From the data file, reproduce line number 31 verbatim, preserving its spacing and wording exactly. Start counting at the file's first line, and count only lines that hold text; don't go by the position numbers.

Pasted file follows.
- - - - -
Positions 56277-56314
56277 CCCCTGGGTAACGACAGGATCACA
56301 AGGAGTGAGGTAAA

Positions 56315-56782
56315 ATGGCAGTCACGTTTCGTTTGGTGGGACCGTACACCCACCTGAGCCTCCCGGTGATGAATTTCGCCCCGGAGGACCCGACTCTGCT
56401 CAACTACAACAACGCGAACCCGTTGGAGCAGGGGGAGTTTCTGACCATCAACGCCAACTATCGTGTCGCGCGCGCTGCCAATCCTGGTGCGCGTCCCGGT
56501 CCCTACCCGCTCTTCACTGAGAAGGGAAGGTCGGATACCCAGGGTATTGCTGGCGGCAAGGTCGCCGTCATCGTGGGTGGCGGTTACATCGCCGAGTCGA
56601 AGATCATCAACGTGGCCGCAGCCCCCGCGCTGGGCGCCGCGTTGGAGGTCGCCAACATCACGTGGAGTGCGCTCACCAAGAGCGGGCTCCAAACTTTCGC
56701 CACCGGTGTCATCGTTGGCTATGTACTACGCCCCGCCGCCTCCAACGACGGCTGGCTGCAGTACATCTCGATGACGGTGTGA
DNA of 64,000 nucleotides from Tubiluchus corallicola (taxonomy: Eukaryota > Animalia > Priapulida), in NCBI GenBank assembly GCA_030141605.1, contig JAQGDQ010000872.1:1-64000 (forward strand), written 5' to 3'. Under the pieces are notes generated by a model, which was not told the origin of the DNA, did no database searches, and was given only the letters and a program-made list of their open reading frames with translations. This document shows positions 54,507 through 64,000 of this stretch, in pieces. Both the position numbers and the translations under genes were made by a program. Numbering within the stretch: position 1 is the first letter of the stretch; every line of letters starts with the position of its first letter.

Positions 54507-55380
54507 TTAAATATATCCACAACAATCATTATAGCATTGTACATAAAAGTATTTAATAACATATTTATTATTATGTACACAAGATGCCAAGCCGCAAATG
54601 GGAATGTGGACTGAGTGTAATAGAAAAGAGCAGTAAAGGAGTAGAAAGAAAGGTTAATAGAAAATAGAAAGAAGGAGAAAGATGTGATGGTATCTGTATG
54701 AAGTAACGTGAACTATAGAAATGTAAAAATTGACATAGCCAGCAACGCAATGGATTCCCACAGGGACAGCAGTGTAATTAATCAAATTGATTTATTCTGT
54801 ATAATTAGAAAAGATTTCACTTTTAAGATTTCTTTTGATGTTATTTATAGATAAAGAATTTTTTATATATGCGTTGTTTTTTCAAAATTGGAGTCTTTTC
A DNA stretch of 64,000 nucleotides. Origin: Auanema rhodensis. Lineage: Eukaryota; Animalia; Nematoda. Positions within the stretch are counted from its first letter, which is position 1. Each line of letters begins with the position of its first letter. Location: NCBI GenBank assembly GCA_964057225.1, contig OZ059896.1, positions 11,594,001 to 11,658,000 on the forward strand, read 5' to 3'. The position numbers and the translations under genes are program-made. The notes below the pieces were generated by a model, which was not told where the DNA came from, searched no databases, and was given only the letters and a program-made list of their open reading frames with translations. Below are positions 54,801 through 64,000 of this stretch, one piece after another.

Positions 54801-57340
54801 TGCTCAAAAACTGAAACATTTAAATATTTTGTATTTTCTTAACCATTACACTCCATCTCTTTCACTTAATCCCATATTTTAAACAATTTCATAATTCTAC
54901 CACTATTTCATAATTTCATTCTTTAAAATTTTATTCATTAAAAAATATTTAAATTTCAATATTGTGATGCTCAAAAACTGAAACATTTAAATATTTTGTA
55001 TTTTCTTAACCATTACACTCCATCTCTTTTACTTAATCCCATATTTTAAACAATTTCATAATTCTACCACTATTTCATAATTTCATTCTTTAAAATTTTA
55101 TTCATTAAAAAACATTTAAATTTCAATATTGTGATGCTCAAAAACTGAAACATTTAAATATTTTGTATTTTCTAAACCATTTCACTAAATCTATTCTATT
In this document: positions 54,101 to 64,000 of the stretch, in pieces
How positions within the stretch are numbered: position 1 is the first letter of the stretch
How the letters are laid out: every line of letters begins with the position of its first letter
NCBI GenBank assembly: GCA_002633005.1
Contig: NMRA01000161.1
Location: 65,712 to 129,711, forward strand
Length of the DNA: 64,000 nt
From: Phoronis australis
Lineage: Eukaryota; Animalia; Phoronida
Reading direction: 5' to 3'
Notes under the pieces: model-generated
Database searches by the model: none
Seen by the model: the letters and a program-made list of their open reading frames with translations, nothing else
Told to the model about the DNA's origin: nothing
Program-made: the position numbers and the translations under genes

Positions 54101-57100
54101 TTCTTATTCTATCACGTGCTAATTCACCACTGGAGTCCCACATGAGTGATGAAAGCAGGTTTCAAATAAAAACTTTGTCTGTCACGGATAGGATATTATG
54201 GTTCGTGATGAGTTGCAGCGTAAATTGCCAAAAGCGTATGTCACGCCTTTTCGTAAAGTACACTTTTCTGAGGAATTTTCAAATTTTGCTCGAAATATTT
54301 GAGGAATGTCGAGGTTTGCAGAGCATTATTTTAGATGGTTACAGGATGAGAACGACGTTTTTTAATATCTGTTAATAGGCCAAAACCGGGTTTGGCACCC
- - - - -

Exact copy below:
Reading direction: 5' to 3'